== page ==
2014 Victories for Animals Worldwide and in the US

Shelter – part 4

© Karla McLaren 2014

As the third round of the greet-and-treat begins, I change my normal pathway through the kennels, and crouch down and whisper to the dogs I treat on my way down the T-leg toward Nana’s – so that she can’t see me coming. As I reach her kennel, still crouched down, I catch her, standing up and peering over her wall, waiting for me. I speak quietly as I stand up, “Hello, you criminal!” and Nana makes a noise that sounds just like Scooby Doo getting caught with a sandwich, “oirp?” Hah! She drops down from her perch, sits properly and quietly, and looks at me with sparkling eyes. ”Good girl Nana, down,” I say. I throw my voice a bit to the dogs near her who are unusually quiet, for once, “Down and quiet, good dog!” Nearly everyone in Nana’s area gets a third-round treat today (for the first time), and as I pass her on my way back, I give her another treat, the outlaw.

The third round goes well, with more than half of the dogs figuring out all three behaviors: seated, still, and quiet. It’s still very noisy; we have a lot of new dogs who are afraid and riled up – but even in the midst of the noise, many dogs are getting the picture and learning how to calm themselves in spite of the clamor. As I continue through the shelter, I take a moment at Peaches’ kennel: the little sweetie has mastered two out of three behaviors. She’s quiet and calm, but she’s still down on the floor, and I don’t actually think she can sit, so I open her kennel door. I carry a leash with me in case dogs need to come out of their kennels for some reason during the greet-and-treats, but I don’t think Peaches can walk, so I close myself in her kennel with her to see what’s going on.

Peaches lifts her head happily and then flips over on her tummy and wriggles nearer to me, and I sit down to be with her. Peaches is a love: soft, cuddly, and wanting to be picked up. As I lift her, she struggles a bit to get herself into my arms, and she curls up like a baby, nuzzling and kissing me. I hug her and kiss her, and talk sweet nonsense to her as I run my free hand over her legs and feet: her front legs seem normal, but both of her back legs are floppy, and they have almost no muscle tone. They’re also pointing backward, which explains her seal movements and her inability to sit. I also gently palpate her umbilical hernia, and she doesn’t yelp or pull away, so it doesn’t seem to be hurting her. I wonder why she’s up front instead of back with Jake and Milton, but she’s so adorable that I think the staff is hoping she’ll be adopted before they start on her surgeries. If I could have a dog, I would totally take Peaches; I think they’ve made a good call.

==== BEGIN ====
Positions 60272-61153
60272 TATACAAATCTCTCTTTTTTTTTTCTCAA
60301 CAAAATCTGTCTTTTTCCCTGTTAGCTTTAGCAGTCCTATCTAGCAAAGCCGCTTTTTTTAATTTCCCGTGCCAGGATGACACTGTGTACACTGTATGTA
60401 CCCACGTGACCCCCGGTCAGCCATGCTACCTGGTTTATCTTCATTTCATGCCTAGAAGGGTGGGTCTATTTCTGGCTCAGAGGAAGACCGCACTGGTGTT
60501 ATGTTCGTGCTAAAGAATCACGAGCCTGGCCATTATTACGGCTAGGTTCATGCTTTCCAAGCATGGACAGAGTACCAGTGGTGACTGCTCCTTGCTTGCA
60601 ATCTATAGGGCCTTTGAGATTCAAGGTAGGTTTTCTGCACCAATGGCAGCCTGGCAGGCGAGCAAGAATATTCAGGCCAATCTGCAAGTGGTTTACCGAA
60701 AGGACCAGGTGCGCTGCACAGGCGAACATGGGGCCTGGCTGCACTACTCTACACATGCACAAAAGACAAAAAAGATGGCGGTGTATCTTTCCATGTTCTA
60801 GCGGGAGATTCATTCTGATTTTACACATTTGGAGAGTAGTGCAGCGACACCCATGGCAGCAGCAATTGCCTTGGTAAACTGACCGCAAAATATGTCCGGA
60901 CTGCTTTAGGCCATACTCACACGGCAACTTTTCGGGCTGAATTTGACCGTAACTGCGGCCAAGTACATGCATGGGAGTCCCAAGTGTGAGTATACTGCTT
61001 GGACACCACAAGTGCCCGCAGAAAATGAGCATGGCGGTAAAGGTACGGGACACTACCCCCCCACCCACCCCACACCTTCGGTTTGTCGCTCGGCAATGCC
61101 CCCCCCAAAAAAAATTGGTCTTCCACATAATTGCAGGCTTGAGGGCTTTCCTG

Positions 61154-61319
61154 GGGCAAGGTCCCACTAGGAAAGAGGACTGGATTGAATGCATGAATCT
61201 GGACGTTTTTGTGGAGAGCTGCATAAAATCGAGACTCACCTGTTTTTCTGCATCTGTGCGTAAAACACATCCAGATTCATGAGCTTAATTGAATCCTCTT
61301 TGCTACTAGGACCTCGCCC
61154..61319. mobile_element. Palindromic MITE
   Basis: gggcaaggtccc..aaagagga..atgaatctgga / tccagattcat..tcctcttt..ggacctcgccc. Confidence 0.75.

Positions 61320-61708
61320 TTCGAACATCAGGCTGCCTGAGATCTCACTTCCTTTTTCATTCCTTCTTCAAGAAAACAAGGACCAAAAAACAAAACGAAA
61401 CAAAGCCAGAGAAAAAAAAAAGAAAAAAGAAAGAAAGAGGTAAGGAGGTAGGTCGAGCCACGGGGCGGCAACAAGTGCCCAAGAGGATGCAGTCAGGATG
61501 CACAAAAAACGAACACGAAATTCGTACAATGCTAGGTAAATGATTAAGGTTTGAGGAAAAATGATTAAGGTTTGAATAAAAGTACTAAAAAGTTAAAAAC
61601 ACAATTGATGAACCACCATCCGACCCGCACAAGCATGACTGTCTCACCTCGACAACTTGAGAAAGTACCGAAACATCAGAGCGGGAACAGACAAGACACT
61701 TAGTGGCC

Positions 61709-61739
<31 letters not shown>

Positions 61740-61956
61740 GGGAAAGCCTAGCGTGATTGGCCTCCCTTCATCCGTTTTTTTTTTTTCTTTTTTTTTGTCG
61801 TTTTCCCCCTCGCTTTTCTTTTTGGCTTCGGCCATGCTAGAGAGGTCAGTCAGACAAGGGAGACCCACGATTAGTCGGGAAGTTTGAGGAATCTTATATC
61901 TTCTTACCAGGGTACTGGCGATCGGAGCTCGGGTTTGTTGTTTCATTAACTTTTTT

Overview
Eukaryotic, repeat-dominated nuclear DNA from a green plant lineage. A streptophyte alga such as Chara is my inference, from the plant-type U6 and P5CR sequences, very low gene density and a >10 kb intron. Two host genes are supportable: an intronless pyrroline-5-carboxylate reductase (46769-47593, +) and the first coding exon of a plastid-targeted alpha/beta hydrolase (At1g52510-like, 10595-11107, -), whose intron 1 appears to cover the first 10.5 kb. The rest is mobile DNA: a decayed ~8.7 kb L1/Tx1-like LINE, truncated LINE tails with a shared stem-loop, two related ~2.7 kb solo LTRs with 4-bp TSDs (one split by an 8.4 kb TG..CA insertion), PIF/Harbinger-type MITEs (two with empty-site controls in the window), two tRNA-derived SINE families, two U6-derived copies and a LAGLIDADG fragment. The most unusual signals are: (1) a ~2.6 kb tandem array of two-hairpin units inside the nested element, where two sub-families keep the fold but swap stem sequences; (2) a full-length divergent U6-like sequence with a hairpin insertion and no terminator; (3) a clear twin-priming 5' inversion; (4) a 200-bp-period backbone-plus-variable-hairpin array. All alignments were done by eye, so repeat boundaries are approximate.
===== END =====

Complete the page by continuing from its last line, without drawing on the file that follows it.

After a few minutes of kissing and snuggling, I leave Peaches with extra treats and let myself out of her kennel. All of the dogs nearby have been quiet and patient as they watched me in Peaches’ kennel (including, unbelievably, the terriers), so they all get another treat. I head back to the chained-off area, but I see Brandon (one of the staff behaviorists) there, uh oh. He’s taking one of the other T dogs out into the private training area to check her temperament. I hope he doesn’t see the treats I gave Milton, oy.

I loiter around the chain and wait for Brandon to take his T dog outside. When he does, I duck under the chain and peer into Milton’s kennel, and I don’t see any treats – not the one on the blanket, and not the one on the bottom of the kennel door where I left it, whew. However, I also don’t see Milton, and I feel a bit of panic – did they take him? I call to him and kneel down to peer through the small opening that leads to his run, but I don’t see him. I look for Jake, but he’s not in his kennel either. I run (okay, I walk quickly but calmly, so the dogs won’t start barking again) back through the kennels, into the back rooms, past the laundry room overflowing with blankets, towels, and dog beds, and into the small room where the animals are euthanized. The room is empty, and Milton isn’t anywhere. I can’t shake my dread.

I walk back out into the kennels and head to the private training area to ask Brandon what happened, but when I get outside, I see him with Milton, who’s off leash and playing (!) in the sunshine with the female T dog. I feel a huge sense of relief, but I play it cool, “Oh hey, you’ve got Milton out again.” Brandon answers, but keeps his focus on the dogs, “Yeah, he’s such a smart dog that it didn’t feel right, redlining him. It was bugging me all night, and today he seemed to get that he had another chance.” I watch Milton running around, twisting, playing, and chasing the other dog, and they begin running around in circles, racing, faking each other out, and escaping from each other. I become a base in their game of tag, and Milton circles me twice before running off, happily engrossed in the game. I stand where I am, breathing deeply. Vast mountains of laundry call to me, but I turn my smiling face to the sun for a moment, and let the tears fall.